Paper 2. Cultural Analysis Essay Overview: The second paper for our class will be a cultural analysis. You will choose an artifact common in American culture and use the object as a way to understand an aspect of American culture. Analysis: The word analysis derives from a Greek word meaning “to dissolve, loosen, or undo.” In a sense, analysis means to divide the whole into its parts, to examine those parts carefully, to look at the relationships among the parts, and then to use this understanding of the parts to better understand the whole. Synonyms for writing to analyze would be writing to interpret, clarify and explain. Purpose: When you write to analyze, you apply your own critical thinking to a puzzling object to offer your own ideas. Your goal is raise interesting questions and make interesting observations about the object or event being analyzed. These may be questions that your audience hasn’t even thought to ask. And you will need to provide tentative answers to those questions, supported by your close examination. Analysis—not Evaluation: Please keep in mind that your purpose is to explore and explain why an artifact is important in American culture and what it says about American culture. However, you are not writing about whether or not this aspect of the culture is good or bad. You should not talk about whether or not the people who engage with this artifact are good or bad for doing so. Format: The first draft will be three typed pages, and you will bring to class 2 copies. It should have your name on every page. Ideally, it will be in MLA (Modern Language Association) format, though this is not important at that stage. See the format of the paper in the example below. Details: For your analysis, you must choose a cultural artifact and explain what this artifact says about an aspect of American culture. Please look through the class PowerPoint on Blackboard entitles “Analysis of a Cultural Artifact” to see a thorough description of the process of analysis. Assessment: In this essay, I am looking for • Superior essays will chose a good artifact, a take readers through a thorough investigation to the artifact to interpret, clarify and explain what the artifact demonstrates about American culture. • well-formed, clear sentences • unified and coherent paragraphs • use of standard grammar, diction, and mechanics of American English. Sample Paper Format (on back) Last Name 1 Your Full Name Dr. Riley-Brown ENG 110: Composition Essay 2 Date Title of Paper Centered This is where the first line of your paper will go. Double space beneath your title and indent the first line of each paragraph five (5) spaces. The essay should have margins that are one each on each side. You should use Times New Roman font in 12 point font size.

Take Home Exam 3: Special Note Before Starting the Exam: If you scan your solutions to the exam and save it as a pdf or image file and put it on dropbox and I can not read it or open it, you will not receive credit for the exam. Furthermore, if you write the solutions up in word, latex ect. and give me a print out, which does not include all the pages you will not get credit for the missing pages. Also if your folder on dropbox is not clearly labeled and I can not find your exam then you will not get credit for the exam. Finally, please make sure you put your name on the exam!! Math 2100 Exam 3, Out of Class, Due by December 8th, 2015 at 5:00 pm. Name: Problem 1. (15 points) A random variable is said to have the (standard) Cauchy distribution if its PDF is given by f (x) = 1 π 1 1+ x2 , −∞< x <∞ This problem uses computer simulations to demonstrate that a) samples from this distribution often have extreme outliers (a consequence of the heavy tails of the distribution), and b) the sample mean is prone to the same type of outliers. Below is a graph of the pdf a) (5 points) The R commands x=rcauchy(500); summary(x) generate a random sample of size 500 from the Cauchy distribution and display the sample’s five number summary; Report the five number summary and the interquartile range, and comment on whether or not the smallest and largest numbers generated from this sample of 500 are outliers. Repeat this 10 times. b) (5 points) The R commands m=matrix(rcauchy(50000), nrow=500); xb=apply(m,1,mean);summary(xb) generate the matrix m that has 500 rows, each of which is a sample of size n=100 from the Cauchy distribution, compute the 500 sample means and store them in xb. and display the five number summary xb. Repeat these commands 10 times, and report the 10 sets of five number summaries. Compare with the 10 sets of five number summaries from part (a), and comment on whether or not the distribution of the averages seems to be more prone to extreme outliers as that of the individual observations. c) (5 points) Why does this happen? (hint: try to calculate E(X) and V(X) for this distribution) and does the LLN and CLT apply for samples from a Cauchy distribution? Hint: E(X) is undefined for this distribution unless you use the Cauchy Principle Value as such for the mean lim a→∞ xf (x)dx −a a∫ In addition x2 1+ x2 dx = x2 +1−1 1+ x2 dx = 1− 1 1+ x2 " # $ % & ' ∫ ∫ ∫ dx 1 1+ x2 dx = tan−1 ∫ x +C Problem 2. (5 points) A marketing expert for a pasta-making company believes that 40% of pasta lovers prefer lasagna. If 9 out of 20 pasta lovers choose lasagna over other pastas, what can be concluded about the expert's claim? Use a 0.05 level of significance. Problem 3. (10 points) A coin is tossed 20 times, resulting in 5 heads. Is this sufficient evidence to reject the hypothesis that the coin is balanced in favor of the alternative that heads occur less than 50% of the time (essentially is this significant evidence to claim that the coin is unbalanced in favor of tails)? Use a 0.05 level of significance. Problem 4. (25 points) Since the chemical benzene may cause cancer, the federal government has set the maximum allowable benzene concentration in the workplace at 1 part per million (1 ppm) Suppose that a steel manufacturing plant is under investigation for possible violations regarding benzene level. The Occupational Safety and Health Administration (OSHA) will analyze 14 air samples over a one-month period. Assume normality of the population from which the samples were drawn. a) (3 points) What is an appropriate null hypothesis for this scenario? (Give this in symbols) b) (3 points) What is an appropriate alternative hypothesis for this scenario? (Give this in symbols) c) (3 points) What kind of hypothesis test is this: left-tailed, right-tailed or two-tailed? Explain how you picked your answer. d) (3 points) Is this a one-sample t-test or a one-sample test using a normal distribution? Explain how you picked your answer. e) (4 points) If the test using this sample of size 14 is to be done at the 1% significance level, calculate the critical value(s) and describe the rejection region(s) for the test statistic. Show your work. f) (5 points) OHSA finds the following for their sample of size 14: a mean benzene level of 1.51 ppm and a standard deviation of 1.415 ppm. What should be concluded at the 1% significance level? Support your answer with calculation(s) and reasoning. g) (4 points) Calculate the p-value for this test and verify that this answer would lead to the same conclusion you made in part f. Problem 5. (15 points) A normally distributed random variable Y possesses a mean of μ = 20 and a standard deviation of σ = 5. A random sample of n = 31 observations is to be selected. Let X be the sample average. (X in this problem is really x _ ) a)(5 points) Describe the sampling distribution of X (i.e. describe the distribution of X and give μx, σx ) b) (5 points) Find the z-score of x = 22 c) (5 points) Find P(X ≥ 22) = Problem 6. (10 points) A restaurants receipts show that the cost of customers' dinners has a distribution with a mean of $54 and a standard deviation of $18. What is the probability that the next 100 customers will spend a total of at least $5800 on dinner? Problem 7. (10 points) The operations manager of a large production plant would like to estimate the mean amount of time a worker takes to assemble a new electronic component. Assume that the standard deviation of this assembly time is 3.6 minutes and is normally distributed. a) (3 points) After observing 120 workers assembling similar devices, the manager noticed that their average time was 16.2 minutes. Construct a 92% confidence interval for the mean assembly time. b) (2 points) How many workers should be involved in this study in order to have the mean assembly time estimated up to ± 15 seconds with 92% confidence? c) (5 points) Construct a 92% confidence interval if instead of observing 120 workers assembling similar devices, rather the manager observes 25 workers and notice their average time was 16.2 minutes with a standard deviation of 4.0 minutes. Problem 8. (10 points): A manufacturer of candy must monitor the temperature at which the candies are baked. Too much variation will cause inconsistency in the taste of the candy. Past records show that the standard deviation of the temperature has been 1.2oF . A random sample of 30 batches of candy is selected, and the sample standard deviation of the temperature is 2.1oF . a. (5 points) At the 0.05 level of significance, is there evidence that the population standard deviation has increased above 1.2oF ? b. (3 points) What assumption do you need to make in order to perform this test? c. (2 points) Compute the p-value in (a) and interpret its meaning.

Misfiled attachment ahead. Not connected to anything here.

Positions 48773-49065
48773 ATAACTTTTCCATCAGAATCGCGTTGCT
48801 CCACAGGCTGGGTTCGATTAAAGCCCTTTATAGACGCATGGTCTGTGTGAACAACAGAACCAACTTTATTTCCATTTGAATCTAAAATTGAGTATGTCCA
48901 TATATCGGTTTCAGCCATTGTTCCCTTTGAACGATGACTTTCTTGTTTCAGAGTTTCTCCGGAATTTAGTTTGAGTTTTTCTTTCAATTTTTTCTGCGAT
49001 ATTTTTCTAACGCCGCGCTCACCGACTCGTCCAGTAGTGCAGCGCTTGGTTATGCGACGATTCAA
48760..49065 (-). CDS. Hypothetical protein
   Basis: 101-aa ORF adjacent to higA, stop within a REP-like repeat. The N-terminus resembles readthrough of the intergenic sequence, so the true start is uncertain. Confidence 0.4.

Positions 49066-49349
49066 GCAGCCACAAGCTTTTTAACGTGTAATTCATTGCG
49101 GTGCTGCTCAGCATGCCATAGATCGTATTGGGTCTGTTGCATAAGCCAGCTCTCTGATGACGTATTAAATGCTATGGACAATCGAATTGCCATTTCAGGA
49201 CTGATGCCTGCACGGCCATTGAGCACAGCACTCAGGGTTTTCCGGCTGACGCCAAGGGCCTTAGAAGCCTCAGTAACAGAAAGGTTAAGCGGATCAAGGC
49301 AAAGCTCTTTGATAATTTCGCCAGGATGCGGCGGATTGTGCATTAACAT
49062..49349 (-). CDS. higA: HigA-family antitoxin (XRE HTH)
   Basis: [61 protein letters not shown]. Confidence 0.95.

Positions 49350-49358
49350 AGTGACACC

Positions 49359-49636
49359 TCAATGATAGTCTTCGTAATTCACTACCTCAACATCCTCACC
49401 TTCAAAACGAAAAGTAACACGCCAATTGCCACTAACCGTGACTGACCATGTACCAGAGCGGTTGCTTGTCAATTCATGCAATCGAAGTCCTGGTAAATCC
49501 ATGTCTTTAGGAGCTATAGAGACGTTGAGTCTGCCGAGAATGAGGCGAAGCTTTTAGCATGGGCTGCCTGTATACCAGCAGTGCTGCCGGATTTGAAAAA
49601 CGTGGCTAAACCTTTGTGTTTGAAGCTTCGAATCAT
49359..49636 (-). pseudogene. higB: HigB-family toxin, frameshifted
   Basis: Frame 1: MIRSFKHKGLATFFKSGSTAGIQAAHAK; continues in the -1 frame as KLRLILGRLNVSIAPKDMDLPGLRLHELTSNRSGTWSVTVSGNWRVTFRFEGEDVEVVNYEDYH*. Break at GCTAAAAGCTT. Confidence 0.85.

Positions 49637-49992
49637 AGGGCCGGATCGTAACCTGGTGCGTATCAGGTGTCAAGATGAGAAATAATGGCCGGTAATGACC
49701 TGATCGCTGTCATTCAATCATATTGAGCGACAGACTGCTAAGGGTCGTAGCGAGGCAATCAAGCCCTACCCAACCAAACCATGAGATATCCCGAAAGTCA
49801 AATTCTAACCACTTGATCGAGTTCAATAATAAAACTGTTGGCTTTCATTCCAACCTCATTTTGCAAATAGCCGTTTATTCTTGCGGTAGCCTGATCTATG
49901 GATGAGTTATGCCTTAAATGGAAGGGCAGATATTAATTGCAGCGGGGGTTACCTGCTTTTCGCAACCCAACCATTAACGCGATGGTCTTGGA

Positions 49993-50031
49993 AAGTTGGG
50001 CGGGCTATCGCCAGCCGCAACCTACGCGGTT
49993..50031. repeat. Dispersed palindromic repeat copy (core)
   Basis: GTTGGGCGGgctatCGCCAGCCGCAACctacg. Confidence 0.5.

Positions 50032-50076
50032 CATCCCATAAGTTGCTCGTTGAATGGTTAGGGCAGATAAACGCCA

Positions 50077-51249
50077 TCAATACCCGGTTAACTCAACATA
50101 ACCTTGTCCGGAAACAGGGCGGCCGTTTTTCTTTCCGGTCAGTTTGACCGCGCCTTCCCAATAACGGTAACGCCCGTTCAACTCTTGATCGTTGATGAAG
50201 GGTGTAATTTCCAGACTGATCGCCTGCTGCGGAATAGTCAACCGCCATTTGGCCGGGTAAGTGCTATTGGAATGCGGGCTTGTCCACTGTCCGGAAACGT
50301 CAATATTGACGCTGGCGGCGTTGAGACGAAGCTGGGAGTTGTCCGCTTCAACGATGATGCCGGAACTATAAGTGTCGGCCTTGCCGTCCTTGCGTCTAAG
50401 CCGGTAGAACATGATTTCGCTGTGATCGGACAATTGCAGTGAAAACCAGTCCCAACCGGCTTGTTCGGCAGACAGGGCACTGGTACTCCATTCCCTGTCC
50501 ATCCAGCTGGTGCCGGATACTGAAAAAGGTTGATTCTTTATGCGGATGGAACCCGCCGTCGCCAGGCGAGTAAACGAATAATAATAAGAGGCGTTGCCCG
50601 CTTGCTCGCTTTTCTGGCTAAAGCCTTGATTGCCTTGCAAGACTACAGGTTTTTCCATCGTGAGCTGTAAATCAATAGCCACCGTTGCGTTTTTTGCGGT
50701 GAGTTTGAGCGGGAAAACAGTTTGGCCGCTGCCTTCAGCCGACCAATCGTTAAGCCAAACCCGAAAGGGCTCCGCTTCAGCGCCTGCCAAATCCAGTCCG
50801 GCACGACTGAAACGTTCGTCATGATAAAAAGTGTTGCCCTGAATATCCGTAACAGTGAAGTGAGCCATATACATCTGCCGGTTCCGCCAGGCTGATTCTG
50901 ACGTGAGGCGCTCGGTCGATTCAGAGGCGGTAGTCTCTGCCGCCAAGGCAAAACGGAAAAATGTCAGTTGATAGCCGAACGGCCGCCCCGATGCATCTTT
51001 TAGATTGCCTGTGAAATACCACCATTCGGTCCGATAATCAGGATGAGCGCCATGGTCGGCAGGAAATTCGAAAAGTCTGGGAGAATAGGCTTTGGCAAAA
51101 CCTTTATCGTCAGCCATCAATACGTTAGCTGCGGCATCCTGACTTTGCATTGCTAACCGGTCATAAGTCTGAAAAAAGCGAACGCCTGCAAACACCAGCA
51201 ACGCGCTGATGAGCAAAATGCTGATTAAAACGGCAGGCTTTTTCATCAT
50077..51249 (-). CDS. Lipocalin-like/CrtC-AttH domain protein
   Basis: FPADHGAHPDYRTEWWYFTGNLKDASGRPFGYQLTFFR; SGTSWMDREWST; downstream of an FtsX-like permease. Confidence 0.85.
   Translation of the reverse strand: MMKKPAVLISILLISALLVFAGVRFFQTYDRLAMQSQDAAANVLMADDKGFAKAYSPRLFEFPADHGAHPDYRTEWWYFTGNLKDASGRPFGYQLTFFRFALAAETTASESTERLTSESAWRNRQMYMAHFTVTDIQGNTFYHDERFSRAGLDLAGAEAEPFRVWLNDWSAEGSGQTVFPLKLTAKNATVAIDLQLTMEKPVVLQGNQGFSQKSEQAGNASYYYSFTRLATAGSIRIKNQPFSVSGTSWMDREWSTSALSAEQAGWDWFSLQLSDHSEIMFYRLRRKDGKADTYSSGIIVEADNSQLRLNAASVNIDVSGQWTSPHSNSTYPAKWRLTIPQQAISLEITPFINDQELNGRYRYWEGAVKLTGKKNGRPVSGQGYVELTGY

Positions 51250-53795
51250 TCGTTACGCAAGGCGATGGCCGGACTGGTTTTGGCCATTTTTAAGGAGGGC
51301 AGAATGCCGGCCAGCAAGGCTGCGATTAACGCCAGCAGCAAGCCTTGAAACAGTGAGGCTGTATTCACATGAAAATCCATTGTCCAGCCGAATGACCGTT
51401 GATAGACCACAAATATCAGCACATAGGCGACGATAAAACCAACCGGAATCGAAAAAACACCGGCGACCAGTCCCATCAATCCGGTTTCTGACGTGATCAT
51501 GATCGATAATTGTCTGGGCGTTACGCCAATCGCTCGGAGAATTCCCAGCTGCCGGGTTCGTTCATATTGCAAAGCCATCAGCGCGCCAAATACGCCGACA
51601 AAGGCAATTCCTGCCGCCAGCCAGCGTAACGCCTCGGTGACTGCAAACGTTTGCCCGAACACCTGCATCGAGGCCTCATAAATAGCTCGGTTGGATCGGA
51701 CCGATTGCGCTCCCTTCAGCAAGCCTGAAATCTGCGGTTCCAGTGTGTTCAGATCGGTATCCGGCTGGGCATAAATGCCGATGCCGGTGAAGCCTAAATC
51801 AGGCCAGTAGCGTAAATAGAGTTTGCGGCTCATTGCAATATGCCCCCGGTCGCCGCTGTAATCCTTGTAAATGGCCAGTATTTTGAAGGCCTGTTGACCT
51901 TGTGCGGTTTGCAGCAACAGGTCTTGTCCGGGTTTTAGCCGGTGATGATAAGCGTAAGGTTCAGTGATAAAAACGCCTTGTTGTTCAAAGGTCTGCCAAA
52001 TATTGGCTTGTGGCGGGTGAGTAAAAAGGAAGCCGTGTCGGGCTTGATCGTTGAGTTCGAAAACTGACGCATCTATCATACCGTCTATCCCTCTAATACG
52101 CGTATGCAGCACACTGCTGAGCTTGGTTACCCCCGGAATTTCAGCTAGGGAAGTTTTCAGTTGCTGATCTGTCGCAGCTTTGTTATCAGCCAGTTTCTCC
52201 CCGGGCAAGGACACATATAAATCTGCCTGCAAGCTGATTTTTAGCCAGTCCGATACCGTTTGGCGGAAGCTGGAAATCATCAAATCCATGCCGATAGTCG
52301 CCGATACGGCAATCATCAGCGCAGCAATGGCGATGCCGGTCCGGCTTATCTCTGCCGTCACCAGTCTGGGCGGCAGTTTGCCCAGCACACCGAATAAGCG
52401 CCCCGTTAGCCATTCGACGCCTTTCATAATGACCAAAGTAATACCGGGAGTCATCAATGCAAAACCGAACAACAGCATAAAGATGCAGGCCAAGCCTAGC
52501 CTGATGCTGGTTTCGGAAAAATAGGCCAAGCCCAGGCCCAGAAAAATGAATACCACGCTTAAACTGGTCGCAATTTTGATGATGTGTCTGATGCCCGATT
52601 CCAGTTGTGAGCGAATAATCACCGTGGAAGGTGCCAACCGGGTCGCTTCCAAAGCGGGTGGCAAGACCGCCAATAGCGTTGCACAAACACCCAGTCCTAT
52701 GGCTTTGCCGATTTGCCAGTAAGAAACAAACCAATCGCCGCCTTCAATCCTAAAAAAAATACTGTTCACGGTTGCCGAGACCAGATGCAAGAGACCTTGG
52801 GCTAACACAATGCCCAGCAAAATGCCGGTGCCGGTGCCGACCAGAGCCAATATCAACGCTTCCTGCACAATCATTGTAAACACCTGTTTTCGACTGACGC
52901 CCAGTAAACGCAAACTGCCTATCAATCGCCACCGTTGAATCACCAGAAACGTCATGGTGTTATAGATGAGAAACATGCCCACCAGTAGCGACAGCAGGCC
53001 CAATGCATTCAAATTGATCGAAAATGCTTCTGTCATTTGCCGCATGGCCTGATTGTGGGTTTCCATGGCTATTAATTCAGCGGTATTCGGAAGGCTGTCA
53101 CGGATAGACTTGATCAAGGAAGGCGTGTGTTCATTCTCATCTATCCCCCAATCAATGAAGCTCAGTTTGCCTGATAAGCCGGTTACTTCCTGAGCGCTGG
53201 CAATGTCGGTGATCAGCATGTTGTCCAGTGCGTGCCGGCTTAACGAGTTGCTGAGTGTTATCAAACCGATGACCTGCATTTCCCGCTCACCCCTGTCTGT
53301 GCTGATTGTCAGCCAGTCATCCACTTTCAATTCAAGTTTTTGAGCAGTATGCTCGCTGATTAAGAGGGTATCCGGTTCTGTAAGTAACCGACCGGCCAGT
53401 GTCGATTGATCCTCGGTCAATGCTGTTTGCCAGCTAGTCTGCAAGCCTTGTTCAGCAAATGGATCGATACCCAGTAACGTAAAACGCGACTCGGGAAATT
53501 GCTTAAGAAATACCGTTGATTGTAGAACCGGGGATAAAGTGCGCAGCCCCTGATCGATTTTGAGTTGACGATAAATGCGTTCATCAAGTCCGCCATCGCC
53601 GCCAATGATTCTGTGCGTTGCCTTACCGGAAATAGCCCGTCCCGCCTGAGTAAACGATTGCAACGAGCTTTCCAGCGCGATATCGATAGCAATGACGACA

Take Home Exam 3: Special Note Before Starting the Exam: If you scan your solutions to the exam and save it as a pdf or image file and put it on dropbox and I can not read it or open it, you will not receive credit for the exam. Furthermore, if you write the solutions up in word, latex ect. and give me a print out, which does not include all the pages you will not get credit for the missing pages. Also if your folder on dropbox is not clearly labeled and I can not find your exam then you will not get credit for the exam. Finally, please make sure you put your name on the exam!! Math 2100 Exam 3, Out of Class, Due by December 8th, 2015 at 5:00 pm. Name: Problem 1. (15 points) A random variable is said to have the (standard) Cauchy distribution if its PDF is given by f (x) = 1 π 1 1+ x2 , −∞< x <∞ This problem uses computer simulations to demonstrate that a) samples from this distribution often have extreme outliers (a consequence of the heavy tails of the distribution), and b) the sample mean is prone to the same type of outliers. Below is a graph of the pdf a) (5 points) The R commands x=rcauchy(500); summary(x) generate a random sample of size 500 from the Cauchy distribution and display the sample’s five number summary; Report the five number summary and the interquartile range, and comment on whether or not the smallest and largest numbers generated from this sample of 500 are outliers. Repeat this 10 times. b) (5 points) The R commands m=matrix(rcauchy(50000), nrow=500); xb=apply(m,1,mean);summary(xb) generate the matrix m that has 500 rows, each of which is a sample of size n=100 from the Cauchy distribution, compute the 500 sample means and store them in xb. and display the five number summary xb. Repeat these commands 10 times, and report the 10 sets of five number summaries. Compare with the 10 sets of five number summaries from part (a), and comment on whether or not the distribution of the averages seems to be more prone to extreme outliers as that of the individual observations. c) (5 points) Why does this happen? (hint: try to calculate E(X) and V(X) for this distribution) and does the LLN and CLT apply for samples from a Cauchy distribution? Hint: E(X) is undefined for this distribution unless you use the Cauchy Principle Value as such for the mean lim a→∞ xf (x)dx −a a∫ In addition x2 1+ x2 dx = x2 +1−1 1+ x2 dx = 1− 1 1+ x2 " # $ % & ' ∫ ∫ ∫ dx 1 1+ x2 dx = tan−1 ∫ x +C Problem 2. (5 points) A marketing expert for a pasta-making company believes that 40% of pasta lovers prefer lasagna. If 9 out of 20 pasta lovers choose lasagna over other pastas, what can be concluded about the expert's claim? Use a 0.05 level of significance. Problem 3. (10 points) A coin is tossed 20 times, resulting in 5 heads. Is this sufficient evidence to reject the hypothesis that the coin is balanced in favor of the alternative that heads occur less than 50% of the time (essentially is this significant evidence to claim that the coin is unbalanced in favor of tails)? Use a 0.05 level of significance. Problem 4. (25 points) Since the chemical benzene may cause cancer, the federal government has set the maximum allowable benzene concentration in the workplace at 1 part per million (1 ppm) Suppose that a steel manufacturing plant is under investigation for possible violations regarding benzene level. The Occupational Safety and Health Administration (OSHA) will analyze 14 air samples over a one-month period. Assume normality of the population from which the samples were drawn. a) (3 points) What is an appropriate null hypothesis for this scenario? (Give this in symbols) b) (3 points) What is an appropriate alternative hypothesis for this scenario? (Give this in symbols) c) (3 points) What kind of hypothesis test is this: left-tailed, right-tailed or two-tailed? Explain how you picked your answer. d) (3 points) Is this a one-sample t-test or a one-sample test using a normal distribution? Explain how you picked your answer. e) (4 points) If the test using this sample of size 14 is to be done at the 1% significance level, calculate the critical value(s) and describe the rejection region(s) for the test statistic. Show your work. f) (5 points) OHSA finds the following for their sample of size 14: a mean benzene level of 1.51 ppm and a standard deviation of 1.415 ppm. What should be concluded at the 1% significance level? Support your answer with calculation(s) and reasoning. g) (4 points) Calculate the p-value for this test and verify that this answer would lead to the same conclusion you made in part f. Problem 5. (15 points) A normally distributed random variable Y possesses a mean of μ = 20 and a standard deviation of σ = 5. A random sample of n = 31 observations is to be selected. Let X be the sample average. (X in this problem is really x _ ) a)(5 points) Describe the sampling distribution of X (i.e. describe the distribution of X and give μx, σx ) b) (5 points) Find the z-score of x = 22 c) (5 points) Find P(X ≥ 22) = Problem 6. (10 points) A restaurants receipts show that the cost of customers' dinners has a distribution with a mean of $54 and a standard deviation of $18. What is the probability that the next 100 customers will spend a total of at least $5800 on dinner? Problem 7. (10 points) The operations manager of a large production plant would like to estimate the mean amount of time a worker takes to assemble a new electronic component. Assume that the standard deviation of this assembly time is 3.6 minutes and is normally distributed. a) (3 points) After observing 120 workers assembling similar devices, the manager noticed that their average time was 16.2 minutes. Construct a 92% confidence interval for the mean assembly time. b) (2 points) How many workers should be involved in this study in order to have the mean assembly time estimated up to ± 15 seconds with 92% confidence? c) (5 points) Construct a 92% confidence interval if instead of observing 120 workers assembling similar devices, rather the manager observes 25 workers and notice their average time was 16.2 minutes with a standard deviation of 4.0 minutes. Problem 8. (10 points): A manufacturer of candy must monitor the temperature at which the candies are baked. Too much variation will cause inconsistency in the taste of the candy. Past records show that the standard deviation of the temperature has been 1.2oF . A random sample of 30 batches of candy is selected, and the sample standard deviation of the temperature is 2.1oF . a. (5 points) At the 0.05 level of significance, is there evidence that the population standard deviation has increased above 1.2oF ? b. (3 points) What assumption do you need to make in order to perform this test? c. (2 points) Compute the p-value in (a) and interpret its meaning.